Halabi was shot and killed by Israeli police during the attack in early October last year and the 19-year-old law student was branded a “terrorist” by the media. His parents, however, have a sharply different view: they regard Muhannad as a hero.
“I will always be proud that my son sacrificed his life for the liberation of his homeland,” said his mother Suhair.
In his final posting on Facebook, Muhannad expressed deepanger about the incursions of Israeli settlers into the compound around al-Aqsa mosque, one of Islam’s holiest sites. He had just watched a video of a Palestinian woman being arrested by Israeli police at al-Aqsa.
Urging a “revolution,” Muhannad compared Palestine to a battered and tormented orphan who had been forsaken by fellow Arabs.
Muhannad showed his message to his parents before putting it on the Internet. “I was surprised to read it and felt that he meant every word,” said Suhair. The post was written one day before Muhannad carried out his attack.
His father, Shafiq, said: “Muhannad has led the way and I feel that all those young people rising up are joining him. His attack was the wake-up call that Palestinians needed to act and break the current deadlock.”
Even Israeli military officials have acknowledged that the spate of attacks is spurred by a desire among some young Palestinians to strike at symbols of the occupation and hit back for the killings of Palestinians.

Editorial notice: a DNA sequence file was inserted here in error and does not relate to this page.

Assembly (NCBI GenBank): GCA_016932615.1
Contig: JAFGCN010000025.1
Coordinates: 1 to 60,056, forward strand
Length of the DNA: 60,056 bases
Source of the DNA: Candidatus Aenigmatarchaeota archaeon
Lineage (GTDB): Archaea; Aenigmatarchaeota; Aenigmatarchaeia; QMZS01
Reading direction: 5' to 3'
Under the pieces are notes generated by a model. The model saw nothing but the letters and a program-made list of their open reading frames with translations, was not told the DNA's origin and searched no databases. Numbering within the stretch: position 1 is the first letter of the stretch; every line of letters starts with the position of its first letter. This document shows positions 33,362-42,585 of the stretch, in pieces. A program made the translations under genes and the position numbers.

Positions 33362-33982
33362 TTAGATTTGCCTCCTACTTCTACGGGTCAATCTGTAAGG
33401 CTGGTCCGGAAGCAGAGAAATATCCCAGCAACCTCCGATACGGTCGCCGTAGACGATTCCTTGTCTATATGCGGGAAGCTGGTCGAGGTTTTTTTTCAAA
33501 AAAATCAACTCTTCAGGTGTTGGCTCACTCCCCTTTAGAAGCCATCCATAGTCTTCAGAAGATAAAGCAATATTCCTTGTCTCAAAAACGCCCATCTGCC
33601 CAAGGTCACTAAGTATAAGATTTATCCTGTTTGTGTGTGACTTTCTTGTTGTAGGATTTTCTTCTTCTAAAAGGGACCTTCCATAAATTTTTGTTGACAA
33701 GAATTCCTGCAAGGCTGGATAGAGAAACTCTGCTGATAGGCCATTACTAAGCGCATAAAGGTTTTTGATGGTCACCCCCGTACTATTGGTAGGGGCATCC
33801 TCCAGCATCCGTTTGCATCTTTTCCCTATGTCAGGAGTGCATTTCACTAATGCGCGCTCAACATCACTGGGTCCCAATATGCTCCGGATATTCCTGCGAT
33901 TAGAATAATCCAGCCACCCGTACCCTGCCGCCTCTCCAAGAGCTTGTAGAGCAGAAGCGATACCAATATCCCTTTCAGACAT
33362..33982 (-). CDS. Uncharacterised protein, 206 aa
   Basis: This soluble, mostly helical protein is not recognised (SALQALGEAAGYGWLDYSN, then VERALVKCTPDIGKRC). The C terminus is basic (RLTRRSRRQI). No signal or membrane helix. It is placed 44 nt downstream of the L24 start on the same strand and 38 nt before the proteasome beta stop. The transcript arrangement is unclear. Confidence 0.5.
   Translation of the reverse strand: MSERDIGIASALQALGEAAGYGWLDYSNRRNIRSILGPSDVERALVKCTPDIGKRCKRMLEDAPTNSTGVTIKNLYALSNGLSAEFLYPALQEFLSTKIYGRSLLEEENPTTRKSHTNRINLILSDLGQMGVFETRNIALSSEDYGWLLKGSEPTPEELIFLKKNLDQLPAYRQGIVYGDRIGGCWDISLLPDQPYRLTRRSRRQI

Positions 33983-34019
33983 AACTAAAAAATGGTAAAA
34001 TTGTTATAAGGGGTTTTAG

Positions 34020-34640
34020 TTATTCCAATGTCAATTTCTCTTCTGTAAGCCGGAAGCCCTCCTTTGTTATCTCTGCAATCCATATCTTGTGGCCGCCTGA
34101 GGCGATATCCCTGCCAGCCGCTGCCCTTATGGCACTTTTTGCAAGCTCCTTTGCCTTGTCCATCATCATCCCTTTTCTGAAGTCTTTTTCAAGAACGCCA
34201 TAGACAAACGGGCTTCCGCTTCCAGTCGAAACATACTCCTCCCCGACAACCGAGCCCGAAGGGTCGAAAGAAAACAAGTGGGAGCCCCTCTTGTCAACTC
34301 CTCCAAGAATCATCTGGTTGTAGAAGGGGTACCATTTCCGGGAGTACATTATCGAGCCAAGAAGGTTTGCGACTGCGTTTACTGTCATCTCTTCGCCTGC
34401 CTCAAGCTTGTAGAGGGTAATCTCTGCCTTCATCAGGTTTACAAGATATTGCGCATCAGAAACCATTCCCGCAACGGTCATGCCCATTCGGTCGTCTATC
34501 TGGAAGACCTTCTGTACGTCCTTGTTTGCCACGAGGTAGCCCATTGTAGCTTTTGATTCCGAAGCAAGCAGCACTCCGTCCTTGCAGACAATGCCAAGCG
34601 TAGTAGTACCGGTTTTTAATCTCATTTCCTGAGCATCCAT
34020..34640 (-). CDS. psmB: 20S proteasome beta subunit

Muhannad was acutely aware of the injustices inflicted on his people.
“Muhannad always felt a sense of belonging to Jaffa without ever visiting it,” said Suhair. “He was conscious of his roots. And no power can take that consciousness away.”
One of the main targets of Muhannad’s anger was the Palestinian Authority. He felt that the PA had betrayed Palestinians by cooperating with the Israeli occupation.
The PA’s betrayal was illustrated just after Muhannad was killed. According to his father, members of the PA’s intelligence services could be seen in Surda as Israeli forces raided the village.
The PA’s agents “were not here to protect us or prevent the demolition,” said Shafiq. “They came to collect information about Muhannad and about the family.”
Similarly, the Halabis received no help from the PA when Israeli forces demolished their home earlier this month. Rather, local youths rallied to the family’s defense.
The villagers were determined to try to resist the demolition. But in the end, their rocks and burning tires proved no match to the militarized bulldozers and other weapons in Israel’s arsenal.